Revisiting the IEEE 802.11 Wireless Network Standards

Last October I wrote a number of posts discussing the basics of wireless LANs, along with the associated frequency spectrums, security standards, and security vulnerabilities. The wireless networking process, defined through the IEEE 802.11 set of standards, has become common in private homes and has a significant and growing role in corporate and business settings. However, most of the existing standards are very rapidly being seen as inadequate as applications and business plans become more complex and require more bandwidth.

For instance, streaming voice and video, whether it’s a feature-length movie downloaded to your flat screen at home or a videoconferencing session at your office, have become an increasingly less-than-satisfactory proposition with the existing IEEE 802.11a, b, and g standards. One of the significant issues is the delay of packets passing through a congested wireless network. The worse the congestion, the more significant the delay. Many applications, such as Voice-Over IP (VoIP), are very negatively affected by delay in a network and can delivery choppy or garbled audio.

However, the good news is that a new standard, IEEE 802.11n, should eventually provide significantly higher speeds and range. To better appreciate where we are headed with IEEE 802.11n, it is good to relook at where we are now as a starting point.

802.11 is a set of IEEE standards that govern wireless networking transmission methods. They are commonly used today in their 802.11a, 802.11b, and 802.11g versions to provide wireless connectivity in the home, office, and many commercial establishments such as coffee shops and books stores.

  • 802.11a – The 802.11a standard operates in the 5 GHz band and uses a 52-subcarrier orthogonal frequency-division multiplexing (OFDM) scheme with a maximum raw data rate of 54 Mbit/s. The advantages of using OFDM include reduced multipath effects in reception and increased spectral efficiency. However, in the real world, 802.11a usually yields a more realistic net achievable throughput in the mid-20 Mbit/s.Using the 5 GHz band gives 802.11a a significant advantage over other standards because of low utilization of that band of frequencies. However, this high carrier frequency also brings a slight disadvantage. The effective overall range of an 802.11a signal is slightly less than that of 802.11b/g. And, 802.11a signals cannot penetrate as far as those for 802.11b because they are absorbed more readily by walls and other solid objects in their path. In addition, 802.11a products are very expensive to manufacture because of the difficulty of manufacturing a solid state device that can provide a useful power output in the 5 Ghz range.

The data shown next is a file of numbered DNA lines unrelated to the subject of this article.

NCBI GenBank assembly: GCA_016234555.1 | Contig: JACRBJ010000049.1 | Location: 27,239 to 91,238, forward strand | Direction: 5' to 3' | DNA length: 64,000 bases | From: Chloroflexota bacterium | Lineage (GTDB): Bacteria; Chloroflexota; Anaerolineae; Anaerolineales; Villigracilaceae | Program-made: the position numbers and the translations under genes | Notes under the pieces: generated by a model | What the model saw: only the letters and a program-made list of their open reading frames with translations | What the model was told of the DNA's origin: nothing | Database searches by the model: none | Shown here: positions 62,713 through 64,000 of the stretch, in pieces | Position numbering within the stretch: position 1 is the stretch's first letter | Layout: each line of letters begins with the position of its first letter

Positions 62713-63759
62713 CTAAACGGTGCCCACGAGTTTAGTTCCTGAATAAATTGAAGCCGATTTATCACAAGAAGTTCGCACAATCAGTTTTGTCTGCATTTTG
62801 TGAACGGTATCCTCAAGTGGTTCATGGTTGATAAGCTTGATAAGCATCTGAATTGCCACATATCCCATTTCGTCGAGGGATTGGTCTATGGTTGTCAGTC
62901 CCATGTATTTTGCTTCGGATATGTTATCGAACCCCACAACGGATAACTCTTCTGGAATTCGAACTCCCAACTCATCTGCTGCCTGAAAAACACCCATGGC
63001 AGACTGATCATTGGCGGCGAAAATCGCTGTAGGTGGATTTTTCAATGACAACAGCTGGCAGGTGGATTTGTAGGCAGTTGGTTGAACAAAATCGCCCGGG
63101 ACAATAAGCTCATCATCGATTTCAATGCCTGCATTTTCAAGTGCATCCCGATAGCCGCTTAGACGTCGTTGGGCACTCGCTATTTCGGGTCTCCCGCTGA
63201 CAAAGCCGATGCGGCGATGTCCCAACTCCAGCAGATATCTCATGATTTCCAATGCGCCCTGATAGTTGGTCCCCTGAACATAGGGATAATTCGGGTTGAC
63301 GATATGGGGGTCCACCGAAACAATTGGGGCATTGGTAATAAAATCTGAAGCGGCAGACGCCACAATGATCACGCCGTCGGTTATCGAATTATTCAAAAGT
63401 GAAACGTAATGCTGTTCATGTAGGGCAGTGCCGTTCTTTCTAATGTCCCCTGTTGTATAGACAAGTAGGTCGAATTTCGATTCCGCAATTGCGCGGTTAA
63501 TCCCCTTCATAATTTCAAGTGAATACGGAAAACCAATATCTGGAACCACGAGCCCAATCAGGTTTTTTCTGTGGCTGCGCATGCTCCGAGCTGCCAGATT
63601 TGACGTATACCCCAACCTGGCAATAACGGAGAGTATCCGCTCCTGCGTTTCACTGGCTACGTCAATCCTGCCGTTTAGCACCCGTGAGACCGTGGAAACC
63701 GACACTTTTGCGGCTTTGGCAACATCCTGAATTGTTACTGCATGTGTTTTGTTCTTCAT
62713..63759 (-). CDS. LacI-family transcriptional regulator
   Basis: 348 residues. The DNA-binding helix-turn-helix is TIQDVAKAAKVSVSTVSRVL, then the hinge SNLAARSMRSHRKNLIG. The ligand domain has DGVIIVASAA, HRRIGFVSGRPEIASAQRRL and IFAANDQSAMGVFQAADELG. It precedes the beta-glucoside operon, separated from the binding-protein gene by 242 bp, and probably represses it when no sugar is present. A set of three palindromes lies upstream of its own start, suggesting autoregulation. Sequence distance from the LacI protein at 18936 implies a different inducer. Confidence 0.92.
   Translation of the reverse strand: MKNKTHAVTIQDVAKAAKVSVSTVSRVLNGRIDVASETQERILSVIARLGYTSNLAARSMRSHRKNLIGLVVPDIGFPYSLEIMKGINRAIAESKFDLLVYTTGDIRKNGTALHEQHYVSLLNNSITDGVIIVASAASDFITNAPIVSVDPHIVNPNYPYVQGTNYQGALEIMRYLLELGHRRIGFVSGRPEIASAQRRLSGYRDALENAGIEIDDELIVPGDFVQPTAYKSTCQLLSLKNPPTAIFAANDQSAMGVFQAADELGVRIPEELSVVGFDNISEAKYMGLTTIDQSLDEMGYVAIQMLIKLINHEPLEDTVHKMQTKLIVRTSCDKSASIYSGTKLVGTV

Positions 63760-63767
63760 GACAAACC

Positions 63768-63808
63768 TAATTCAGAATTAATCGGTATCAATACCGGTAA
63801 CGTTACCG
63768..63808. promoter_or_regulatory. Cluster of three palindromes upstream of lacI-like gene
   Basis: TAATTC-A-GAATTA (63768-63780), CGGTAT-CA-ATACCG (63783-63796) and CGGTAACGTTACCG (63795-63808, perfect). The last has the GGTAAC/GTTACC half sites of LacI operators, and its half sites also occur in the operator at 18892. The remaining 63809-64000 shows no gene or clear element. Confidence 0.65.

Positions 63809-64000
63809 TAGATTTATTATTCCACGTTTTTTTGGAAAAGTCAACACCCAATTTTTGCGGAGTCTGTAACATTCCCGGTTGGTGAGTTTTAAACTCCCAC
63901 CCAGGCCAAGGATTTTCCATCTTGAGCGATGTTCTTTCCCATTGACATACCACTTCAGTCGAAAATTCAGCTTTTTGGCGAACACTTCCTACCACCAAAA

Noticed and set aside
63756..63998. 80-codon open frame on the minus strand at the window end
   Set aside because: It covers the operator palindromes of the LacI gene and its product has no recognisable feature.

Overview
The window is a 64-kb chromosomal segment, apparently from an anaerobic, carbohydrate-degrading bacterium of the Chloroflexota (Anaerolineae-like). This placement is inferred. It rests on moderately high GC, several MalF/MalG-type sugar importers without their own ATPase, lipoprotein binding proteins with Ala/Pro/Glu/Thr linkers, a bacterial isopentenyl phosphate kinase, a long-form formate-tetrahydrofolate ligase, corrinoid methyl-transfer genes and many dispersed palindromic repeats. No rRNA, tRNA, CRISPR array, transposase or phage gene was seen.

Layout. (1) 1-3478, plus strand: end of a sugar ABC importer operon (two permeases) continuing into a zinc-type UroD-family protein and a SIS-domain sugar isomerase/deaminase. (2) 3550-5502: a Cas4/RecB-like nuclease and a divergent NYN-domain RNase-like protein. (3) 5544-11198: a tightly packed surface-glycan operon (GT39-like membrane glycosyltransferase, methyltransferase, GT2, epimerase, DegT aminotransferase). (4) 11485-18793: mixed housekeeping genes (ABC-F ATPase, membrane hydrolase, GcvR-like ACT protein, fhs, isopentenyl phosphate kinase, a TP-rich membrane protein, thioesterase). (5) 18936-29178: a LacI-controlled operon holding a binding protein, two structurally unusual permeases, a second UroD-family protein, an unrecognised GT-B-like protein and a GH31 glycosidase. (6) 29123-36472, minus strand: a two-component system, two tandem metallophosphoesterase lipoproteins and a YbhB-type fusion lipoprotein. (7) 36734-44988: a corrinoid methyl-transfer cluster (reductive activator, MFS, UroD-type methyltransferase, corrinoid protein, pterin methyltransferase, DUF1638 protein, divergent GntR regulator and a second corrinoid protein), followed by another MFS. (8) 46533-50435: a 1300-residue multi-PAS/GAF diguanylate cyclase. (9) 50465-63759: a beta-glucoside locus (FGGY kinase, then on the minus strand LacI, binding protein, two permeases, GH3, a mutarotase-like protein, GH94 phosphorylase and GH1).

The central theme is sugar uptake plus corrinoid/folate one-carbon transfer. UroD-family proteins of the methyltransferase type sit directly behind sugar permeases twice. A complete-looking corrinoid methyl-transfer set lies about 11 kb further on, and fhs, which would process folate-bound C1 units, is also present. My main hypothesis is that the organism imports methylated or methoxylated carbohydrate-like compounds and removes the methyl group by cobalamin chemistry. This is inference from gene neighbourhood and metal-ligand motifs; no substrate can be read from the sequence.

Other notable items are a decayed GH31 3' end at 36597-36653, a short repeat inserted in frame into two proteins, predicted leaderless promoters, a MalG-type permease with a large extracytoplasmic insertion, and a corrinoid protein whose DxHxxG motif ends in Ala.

• 802.11b – This standard has a maximum raw data rate of 11 Mbit/s and uses the same Carrier Sense Multiple Access/Collision Avoidance (CSMA/CA) media access method. Due to the CSMA/CA protocol overhead, in practice the maximum 802.11b throughput that an application can achieve is about 5.9 Mbit/s using Transmission Control Protocol (TCP) and 7.1 Mbit/s using User Datagram Protocol (UDP).802.11b products appeared on the market in mid-1999 and are a direct extension of the Direct-sequence spread spectrum (DSSS) modulation technique. The dramatic increase in throughput of 802.11b, along with simultaneous substantial price reductions, led to the rapid acceptance of 802.11b as the definitive wireless LAN technology.802.11b devices suffer interference from other products operating in the 2.4 GHz band. Devices operating in the 2.4 GHz range include; microwave ovens, Bluetooth devices, baby monitors, cordless telephones and, very importantly, your children’s’ wireless game controller. Interference issues and user density problems within the 2.4 GHz band have become a major concern and frustration for users.
  • 802.11g – This standard is the third modulation standard for Wireless LANs. Like 802.11b, this standard operates in the 2.4 GHz band. However, it operates at a maximum raw data rate of 54 Mbit/s. This equates to about 19 Mbit/s net throughput. This speed is identical to an 802.11a core, except for some additional legacy overhead for backward compatibility. The 802.11g hardware is fully backwards compatible with 802.11b hardware. In an 802.11g network the presence of a legacy 802.11b participant will significantly reduce the speed of the overall 802.11g network.The modulation scheme used in 802.11g is also the orthogonal frequency-division multiplexing (OFDM) process, which is copied from 802.11a. It offers data rates of 6, 9, 12, 18, 24, 36, 48, and 54 Mbit/s. And, it reverts to CCK, like the 802.11b standard for 5.5 and 11 Mbit/s, and DBPSK/DQPSK+DSSS for 1 and 2 Mbit/s. Even though 802.11g operates in the same frequency band as 802.11b, it can achieve higher data rates because of its heritage to 802.11a.

In my next post I will examine the specifics of the new IEEE 802.11n standard and describe how it uses the new Multiple Input Multiple Output (MIMO) process.

Author: David Stahl

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